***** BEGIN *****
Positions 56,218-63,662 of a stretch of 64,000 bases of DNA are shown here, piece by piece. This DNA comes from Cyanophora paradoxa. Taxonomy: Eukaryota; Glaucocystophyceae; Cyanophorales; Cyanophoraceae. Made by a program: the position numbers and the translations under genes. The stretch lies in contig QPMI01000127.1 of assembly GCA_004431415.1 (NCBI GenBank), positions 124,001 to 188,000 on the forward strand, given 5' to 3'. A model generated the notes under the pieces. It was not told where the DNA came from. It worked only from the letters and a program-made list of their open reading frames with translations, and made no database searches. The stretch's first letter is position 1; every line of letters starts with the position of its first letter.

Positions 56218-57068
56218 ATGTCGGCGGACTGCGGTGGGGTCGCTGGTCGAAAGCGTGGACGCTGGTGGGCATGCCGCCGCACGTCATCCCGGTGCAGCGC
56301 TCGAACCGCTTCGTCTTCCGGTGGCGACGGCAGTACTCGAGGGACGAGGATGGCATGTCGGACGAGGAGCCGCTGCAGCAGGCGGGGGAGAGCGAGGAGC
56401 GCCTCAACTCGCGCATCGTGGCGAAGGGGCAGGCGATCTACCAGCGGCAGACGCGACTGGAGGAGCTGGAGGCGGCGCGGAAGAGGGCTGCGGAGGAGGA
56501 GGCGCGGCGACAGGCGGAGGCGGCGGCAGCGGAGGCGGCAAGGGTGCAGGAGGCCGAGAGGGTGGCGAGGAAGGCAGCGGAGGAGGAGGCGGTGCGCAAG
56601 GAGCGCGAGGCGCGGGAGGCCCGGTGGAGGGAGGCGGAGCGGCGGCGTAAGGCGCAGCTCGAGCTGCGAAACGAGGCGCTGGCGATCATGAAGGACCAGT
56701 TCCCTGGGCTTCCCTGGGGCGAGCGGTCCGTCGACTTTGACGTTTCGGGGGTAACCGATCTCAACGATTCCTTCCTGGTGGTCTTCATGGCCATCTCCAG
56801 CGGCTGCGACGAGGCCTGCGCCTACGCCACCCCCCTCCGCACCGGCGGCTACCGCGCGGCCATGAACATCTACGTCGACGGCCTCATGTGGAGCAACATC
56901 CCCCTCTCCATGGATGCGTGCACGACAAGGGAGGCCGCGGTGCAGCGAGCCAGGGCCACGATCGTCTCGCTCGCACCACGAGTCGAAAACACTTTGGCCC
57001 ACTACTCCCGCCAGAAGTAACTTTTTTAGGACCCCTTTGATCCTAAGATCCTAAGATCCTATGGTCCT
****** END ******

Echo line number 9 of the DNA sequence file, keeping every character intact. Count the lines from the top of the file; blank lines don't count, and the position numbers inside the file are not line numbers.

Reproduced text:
56801 CGGCTGCGACGAGGCCTGCGCCTACGCCACCCCCCTCCGCACCGGCGGCTACCGCGCGGCCATGAACATCTACGTCGACGGCCTCATGTGGAGCAACATC